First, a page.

A reader wrote me an e-mail earlier this week asking what, exactly, I meant when I wrote that a manuscript should have momentum. That wasn’t a literary term she’d heard before, she said. Was I referring to pacing? Or building tension? Or something entirely different?
Which made me think: What exactly did I mean by momentum? I did not mean pacing. Nor did I mean creating tension. I was referring to the momentum that carries the reader through the book, the feeling that she must read through till the end.
If you’re running, and you have momentum, it’s not easy to stop. But if you’re moving slowly — whether on the treadmill or through a book — it’s easier to stop and do something else.
I’m the first to admit that I stop reading books. If I’ve given a book a good shot, if I’ve read a good number of pages and don’t feel the urge to continue, I will put the book down. And not just for that evening. If I don’t feel the urge to keep reading, I’ll abandon the book forever.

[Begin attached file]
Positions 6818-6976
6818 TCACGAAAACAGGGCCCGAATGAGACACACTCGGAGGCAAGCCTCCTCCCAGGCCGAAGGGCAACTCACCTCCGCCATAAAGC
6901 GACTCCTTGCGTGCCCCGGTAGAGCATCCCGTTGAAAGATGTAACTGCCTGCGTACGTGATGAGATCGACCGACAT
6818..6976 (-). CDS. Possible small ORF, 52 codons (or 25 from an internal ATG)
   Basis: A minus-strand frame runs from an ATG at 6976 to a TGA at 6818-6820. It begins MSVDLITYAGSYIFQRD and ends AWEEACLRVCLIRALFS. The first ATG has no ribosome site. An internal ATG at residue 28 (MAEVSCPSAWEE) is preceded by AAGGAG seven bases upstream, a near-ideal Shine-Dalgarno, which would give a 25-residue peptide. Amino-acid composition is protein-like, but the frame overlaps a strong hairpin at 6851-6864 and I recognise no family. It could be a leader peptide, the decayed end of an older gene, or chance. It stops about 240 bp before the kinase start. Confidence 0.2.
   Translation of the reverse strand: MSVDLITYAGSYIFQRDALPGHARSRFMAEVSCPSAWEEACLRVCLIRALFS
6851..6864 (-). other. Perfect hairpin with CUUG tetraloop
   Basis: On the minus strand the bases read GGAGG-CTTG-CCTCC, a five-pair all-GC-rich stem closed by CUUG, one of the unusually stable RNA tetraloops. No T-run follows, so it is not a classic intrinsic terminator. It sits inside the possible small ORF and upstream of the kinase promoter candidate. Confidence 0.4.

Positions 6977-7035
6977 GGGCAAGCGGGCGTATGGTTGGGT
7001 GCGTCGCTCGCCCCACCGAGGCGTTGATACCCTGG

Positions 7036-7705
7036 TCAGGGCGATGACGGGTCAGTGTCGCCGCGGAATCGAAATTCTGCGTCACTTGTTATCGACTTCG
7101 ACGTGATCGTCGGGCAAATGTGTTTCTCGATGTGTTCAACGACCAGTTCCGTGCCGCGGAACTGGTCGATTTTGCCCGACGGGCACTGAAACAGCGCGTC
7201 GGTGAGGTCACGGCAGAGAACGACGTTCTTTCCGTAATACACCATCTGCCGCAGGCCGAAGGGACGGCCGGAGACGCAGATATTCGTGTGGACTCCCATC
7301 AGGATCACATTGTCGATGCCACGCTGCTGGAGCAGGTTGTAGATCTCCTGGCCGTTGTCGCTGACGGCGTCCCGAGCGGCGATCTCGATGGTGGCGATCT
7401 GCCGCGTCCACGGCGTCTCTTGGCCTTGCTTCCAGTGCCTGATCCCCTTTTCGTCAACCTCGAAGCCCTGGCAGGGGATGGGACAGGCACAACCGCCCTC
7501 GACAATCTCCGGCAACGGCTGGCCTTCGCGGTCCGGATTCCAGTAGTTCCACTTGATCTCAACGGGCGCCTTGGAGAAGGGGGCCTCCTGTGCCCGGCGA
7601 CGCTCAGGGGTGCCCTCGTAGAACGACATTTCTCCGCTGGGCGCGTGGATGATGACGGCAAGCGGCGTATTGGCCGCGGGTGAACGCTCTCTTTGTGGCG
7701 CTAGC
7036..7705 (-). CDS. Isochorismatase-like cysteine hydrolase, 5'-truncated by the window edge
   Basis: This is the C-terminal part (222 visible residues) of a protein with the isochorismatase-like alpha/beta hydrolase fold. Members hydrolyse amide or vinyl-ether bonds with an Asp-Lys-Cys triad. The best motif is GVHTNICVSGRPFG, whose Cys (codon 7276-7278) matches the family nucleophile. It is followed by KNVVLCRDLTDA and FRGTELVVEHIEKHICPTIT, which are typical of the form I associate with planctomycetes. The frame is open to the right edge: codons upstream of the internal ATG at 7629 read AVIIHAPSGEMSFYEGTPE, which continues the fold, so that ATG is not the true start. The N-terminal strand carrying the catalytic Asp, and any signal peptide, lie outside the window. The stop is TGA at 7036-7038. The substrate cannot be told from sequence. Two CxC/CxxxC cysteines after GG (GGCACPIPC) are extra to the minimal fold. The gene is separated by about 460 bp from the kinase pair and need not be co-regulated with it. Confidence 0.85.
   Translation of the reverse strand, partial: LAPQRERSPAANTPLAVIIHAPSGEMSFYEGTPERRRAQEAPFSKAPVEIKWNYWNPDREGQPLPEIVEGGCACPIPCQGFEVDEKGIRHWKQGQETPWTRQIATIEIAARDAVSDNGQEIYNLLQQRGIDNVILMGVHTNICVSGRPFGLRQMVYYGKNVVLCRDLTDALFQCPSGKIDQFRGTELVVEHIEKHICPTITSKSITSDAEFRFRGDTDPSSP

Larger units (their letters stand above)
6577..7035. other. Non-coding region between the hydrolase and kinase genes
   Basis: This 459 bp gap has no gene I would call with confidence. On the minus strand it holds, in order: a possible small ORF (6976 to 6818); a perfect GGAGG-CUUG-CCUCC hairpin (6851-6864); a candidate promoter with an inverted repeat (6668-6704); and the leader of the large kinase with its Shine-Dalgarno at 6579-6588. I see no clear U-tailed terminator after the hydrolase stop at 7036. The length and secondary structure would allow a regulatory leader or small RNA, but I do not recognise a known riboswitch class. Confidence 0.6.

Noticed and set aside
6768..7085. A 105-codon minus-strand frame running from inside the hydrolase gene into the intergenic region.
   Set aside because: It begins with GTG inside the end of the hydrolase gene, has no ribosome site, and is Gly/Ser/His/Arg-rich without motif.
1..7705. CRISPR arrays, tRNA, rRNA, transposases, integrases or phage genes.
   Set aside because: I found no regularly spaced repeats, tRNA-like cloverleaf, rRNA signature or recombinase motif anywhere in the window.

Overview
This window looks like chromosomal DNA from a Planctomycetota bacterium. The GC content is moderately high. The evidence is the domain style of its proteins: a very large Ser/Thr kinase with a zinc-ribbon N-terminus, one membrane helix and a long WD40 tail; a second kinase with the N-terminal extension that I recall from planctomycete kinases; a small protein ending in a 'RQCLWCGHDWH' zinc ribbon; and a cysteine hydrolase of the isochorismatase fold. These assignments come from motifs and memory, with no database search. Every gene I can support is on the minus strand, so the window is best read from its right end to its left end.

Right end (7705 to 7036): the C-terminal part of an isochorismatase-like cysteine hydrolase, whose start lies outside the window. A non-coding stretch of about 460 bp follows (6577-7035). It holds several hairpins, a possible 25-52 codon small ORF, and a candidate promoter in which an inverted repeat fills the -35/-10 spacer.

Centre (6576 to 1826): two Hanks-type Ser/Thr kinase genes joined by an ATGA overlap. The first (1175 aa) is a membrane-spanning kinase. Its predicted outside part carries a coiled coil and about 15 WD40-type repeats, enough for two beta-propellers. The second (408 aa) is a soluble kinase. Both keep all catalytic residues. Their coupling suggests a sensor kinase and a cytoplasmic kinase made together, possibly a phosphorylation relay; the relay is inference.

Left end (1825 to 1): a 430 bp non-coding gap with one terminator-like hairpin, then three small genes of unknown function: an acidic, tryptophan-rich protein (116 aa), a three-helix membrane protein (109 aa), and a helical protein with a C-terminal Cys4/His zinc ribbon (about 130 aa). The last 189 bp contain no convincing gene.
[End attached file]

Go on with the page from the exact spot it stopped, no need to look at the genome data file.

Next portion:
So when I talk about momentum as it pertains to writing, I mean creating that force that keeps the story moving forward, so the reader doesn’t want to stop reading. So she can’t stop reading. It’s not in one chapter or scene or sentence; it’s the overall feel of the book.
Which brings us to an important question: What gives your book that momentum? Hope you’ll chime in in the comments.